On Thursday morning I sent her to school without the Ritalin, and the dreaded hour came and went uneventfully. No anxiety attack. No crying or "pretzeling." In the meantime, I called the psychologist and the neurologist's office to let them know how things were going (or not going, in this case). On Saturday afternoon I had left messages on their machines about all the exciting developments of the day. Thursday's call was somewhat less than exciting. Neither doctor thought that the Ritalin was the cause.

When I called the psychologist, he said, "This is very unusual. Surely there must be something else going on. Are there any other changes happening in her life?"

"Well, actually, yes," I replied. "We've bought a house in Milan and we're planning to move near the end of June. We've told Asia about our 'new home' and she was there with us many times while the purchase was being finalized. It won't involve a change in schools [something I had insisted on when we began the house search] and she will actually be closer to schoolmates. She's asked lots of questions, but hasn't seemed too concerned."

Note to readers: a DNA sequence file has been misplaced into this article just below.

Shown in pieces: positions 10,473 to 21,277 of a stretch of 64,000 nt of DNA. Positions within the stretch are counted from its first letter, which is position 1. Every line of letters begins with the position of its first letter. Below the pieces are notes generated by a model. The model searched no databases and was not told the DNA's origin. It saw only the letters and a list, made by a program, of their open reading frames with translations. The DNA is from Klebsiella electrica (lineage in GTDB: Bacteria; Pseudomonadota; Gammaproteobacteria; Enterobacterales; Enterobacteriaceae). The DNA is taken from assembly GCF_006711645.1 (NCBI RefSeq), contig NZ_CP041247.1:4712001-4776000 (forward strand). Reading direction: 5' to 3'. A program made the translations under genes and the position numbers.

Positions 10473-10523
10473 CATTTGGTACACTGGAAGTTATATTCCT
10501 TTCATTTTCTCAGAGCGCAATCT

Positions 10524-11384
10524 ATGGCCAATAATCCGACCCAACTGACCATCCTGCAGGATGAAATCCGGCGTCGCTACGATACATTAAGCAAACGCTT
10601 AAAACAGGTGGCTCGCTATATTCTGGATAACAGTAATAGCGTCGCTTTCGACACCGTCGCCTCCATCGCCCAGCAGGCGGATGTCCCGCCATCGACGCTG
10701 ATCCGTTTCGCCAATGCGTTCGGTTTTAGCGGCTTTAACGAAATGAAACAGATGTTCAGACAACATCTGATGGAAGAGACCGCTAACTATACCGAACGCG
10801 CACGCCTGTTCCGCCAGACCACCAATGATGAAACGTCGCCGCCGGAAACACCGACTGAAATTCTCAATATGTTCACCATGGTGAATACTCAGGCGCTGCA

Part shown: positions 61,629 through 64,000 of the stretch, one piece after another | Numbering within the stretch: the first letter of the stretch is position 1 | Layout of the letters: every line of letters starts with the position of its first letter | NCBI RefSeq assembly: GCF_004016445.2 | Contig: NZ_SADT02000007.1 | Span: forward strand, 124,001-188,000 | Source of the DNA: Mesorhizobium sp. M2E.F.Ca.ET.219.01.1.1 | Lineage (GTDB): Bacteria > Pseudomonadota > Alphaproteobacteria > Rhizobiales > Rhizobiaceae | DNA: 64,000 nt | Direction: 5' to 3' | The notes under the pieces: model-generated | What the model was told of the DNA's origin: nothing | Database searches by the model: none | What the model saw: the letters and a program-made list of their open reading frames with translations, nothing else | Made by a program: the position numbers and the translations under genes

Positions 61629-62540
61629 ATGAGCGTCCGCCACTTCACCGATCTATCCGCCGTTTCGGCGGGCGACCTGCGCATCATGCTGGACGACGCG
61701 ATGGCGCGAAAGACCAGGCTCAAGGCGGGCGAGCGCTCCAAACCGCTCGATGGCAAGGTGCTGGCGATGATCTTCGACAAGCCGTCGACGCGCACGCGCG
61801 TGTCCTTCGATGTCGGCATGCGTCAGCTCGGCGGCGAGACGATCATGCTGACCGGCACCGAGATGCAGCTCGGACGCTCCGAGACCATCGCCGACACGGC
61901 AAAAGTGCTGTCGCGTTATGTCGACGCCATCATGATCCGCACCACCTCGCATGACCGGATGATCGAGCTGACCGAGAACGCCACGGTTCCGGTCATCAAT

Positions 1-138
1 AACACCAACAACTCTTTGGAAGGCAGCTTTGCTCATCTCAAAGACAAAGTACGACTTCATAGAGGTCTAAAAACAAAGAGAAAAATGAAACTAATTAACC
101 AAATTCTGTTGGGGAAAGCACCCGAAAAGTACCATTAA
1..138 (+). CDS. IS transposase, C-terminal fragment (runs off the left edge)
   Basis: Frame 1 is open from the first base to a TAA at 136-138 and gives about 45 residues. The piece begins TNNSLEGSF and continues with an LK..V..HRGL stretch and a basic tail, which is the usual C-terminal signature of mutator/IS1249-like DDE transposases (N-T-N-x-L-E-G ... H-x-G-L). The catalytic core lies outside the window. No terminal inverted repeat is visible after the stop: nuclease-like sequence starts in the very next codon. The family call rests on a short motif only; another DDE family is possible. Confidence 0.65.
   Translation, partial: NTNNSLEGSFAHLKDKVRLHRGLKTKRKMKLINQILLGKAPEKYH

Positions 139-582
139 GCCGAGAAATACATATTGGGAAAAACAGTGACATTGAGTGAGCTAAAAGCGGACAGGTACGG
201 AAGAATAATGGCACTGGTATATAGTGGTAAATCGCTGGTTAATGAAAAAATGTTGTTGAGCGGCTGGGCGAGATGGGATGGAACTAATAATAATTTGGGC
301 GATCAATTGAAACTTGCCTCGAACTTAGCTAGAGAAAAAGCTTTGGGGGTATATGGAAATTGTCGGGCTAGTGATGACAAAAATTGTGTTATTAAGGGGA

"But, knowing how she resists change, and how rootless parts of her past had been, maybe she's more worried about the move than she can express," he said.

And not having the language to express her fears, she turned herself into a human pretzel.

I called the neurologist's office and spoke with a nurse, who relayed the information to the doctor and called me back. "Doctor suggests that you cut the dosage in half for a few days to see if that will help."

"But if it's the move that she's worried about, how will cutting the drug dosage help?" I asked. But, hey, who's the doctor here? Who has the degrees and went to college and has all the proper letters after their names? And why was I falling for this again? You'd think I would have learned my lesson by now.